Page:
This being a snow day, I spent the afternoon watching the Farmers Insurance Open in sunny San Diego where 7 or 8 players are using wedges in competition that are no longer conforming to the Rules of Golf.
And it's legal. First, the back story.
As even the casual fan knows by now, the average pro golfer can hit a driver a country mile. Indeed, the Tiger Woodses, John Dalys and Bubba Watsons of this life hit the fairway with their tee shots with amazing infrequency.
And they pretty much don't care.
This is because they repose great trust in using their wedges to hit the ball high out of the rough and spin it back to the hole. This evidently pissed off the gimlet eyed lords of the PGA who decided that a premium would be placed on accuracy off of the tee. And they would insure this by screwing with the wedges.
Beginning this year, all wedges with "V" shaped grooves would be considered non-conforming or illegal. Instead, the players must use wedges that have square shaped grooves. Why is this important? Because the ball spins less out of the rough with the new wedges. This makes it harder to hit those nice high shots that stick and spin like you seem them do on TV. Which the PGA hopes will provide less incentive for guys like Daly to worry only about keeping his tee shot in the same Area Code if he knows that the short game will be tougher with the new wedges.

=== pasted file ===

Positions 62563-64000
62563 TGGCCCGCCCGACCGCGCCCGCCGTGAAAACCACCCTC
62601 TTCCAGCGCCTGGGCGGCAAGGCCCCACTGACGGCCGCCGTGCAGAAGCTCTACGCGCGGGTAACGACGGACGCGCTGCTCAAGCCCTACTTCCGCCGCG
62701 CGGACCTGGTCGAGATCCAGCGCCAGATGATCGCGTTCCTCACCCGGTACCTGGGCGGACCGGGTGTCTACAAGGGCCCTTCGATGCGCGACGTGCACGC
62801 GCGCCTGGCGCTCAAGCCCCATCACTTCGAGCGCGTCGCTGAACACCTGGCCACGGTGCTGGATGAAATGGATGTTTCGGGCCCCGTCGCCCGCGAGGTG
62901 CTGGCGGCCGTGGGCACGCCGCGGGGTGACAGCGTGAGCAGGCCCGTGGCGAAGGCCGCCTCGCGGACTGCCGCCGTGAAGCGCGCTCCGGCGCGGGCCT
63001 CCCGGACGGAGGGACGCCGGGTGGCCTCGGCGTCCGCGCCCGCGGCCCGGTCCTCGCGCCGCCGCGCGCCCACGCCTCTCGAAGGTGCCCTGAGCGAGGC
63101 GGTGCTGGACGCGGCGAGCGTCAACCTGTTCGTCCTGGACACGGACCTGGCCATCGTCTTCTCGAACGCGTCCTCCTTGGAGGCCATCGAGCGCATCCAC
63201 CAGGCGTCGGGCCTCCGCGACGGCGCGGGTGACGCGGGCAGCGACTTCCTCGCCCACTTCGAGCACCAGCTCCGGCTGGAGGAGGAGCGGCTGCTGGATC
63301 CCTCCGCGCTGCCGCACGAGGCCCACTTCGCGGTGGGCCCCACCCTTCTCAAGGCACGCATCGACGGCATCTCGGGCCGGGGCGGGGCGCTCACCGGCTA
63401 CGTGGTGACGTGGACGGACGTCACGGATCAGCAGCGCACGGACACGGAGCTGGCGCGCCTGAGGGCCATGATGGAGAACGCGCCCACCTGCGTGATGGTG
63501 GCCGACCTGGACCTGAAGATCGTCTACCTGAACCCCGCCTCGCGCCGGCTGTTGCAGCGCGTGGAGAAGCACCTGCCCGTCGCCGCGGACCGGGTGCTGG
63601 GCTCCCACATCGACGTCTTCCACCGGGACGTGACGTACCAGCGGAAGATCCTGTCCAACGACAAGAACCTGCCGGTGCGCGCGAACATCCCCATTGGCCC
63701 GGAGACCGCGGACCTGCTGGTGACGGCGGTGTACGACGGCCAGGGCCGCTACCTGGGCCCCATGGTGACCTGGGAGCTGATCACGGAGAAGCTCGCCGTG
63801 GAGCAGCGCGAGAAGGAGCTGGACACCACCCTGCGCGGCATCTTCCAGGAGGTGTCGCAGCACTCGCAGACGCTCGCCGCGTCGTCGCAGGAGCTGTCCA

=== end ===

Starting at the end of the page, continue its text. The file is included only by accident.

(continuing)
Except that Daly, Mickelson and a lot of other guys are using old Ping-Eye 2 wedges that were last made in the Eighties. They have "V"shaped grooves. Which makes them illegal right? No.
You see, this change has been contemplated for some time. So Ping sued the PGA over the proposed plan to ban the wedges with the"V" shaped grooves back in the Nineties. The parties settled and according to the terms of the settlement, any Ping-Eye 2 wedges made before April 1, 1990, remains approved under the Rules of Golf. Which means that guys are pulling out old Pings stored in garages or buying them off EBay.
And it's legal. Except for the fact that it's cheating.
This is great. Golf makes this big honking deal about how it is a gentleman's game. The players keep their own scores, and call penalties on themselves. And get this, Ken Duke-I believe it was- got friggin' disqualified a few years ago for having more than 14 clubs in his bag. Even though the 15th club was a pink child's putter surreptitiously put in his bag by his little daughter.
And they are letting these guys play with clubs that are non-conforming and yet are still legal? This is hilarious.
Rick Reilly recounted the Ken Duke story in an essay for Sports Illustrated about the Rules of Golf entitled "The Fools of Golf."
With all due respect to Mr. Reilly, maybe I should have entitled this post "The Return of the Fools of Golf."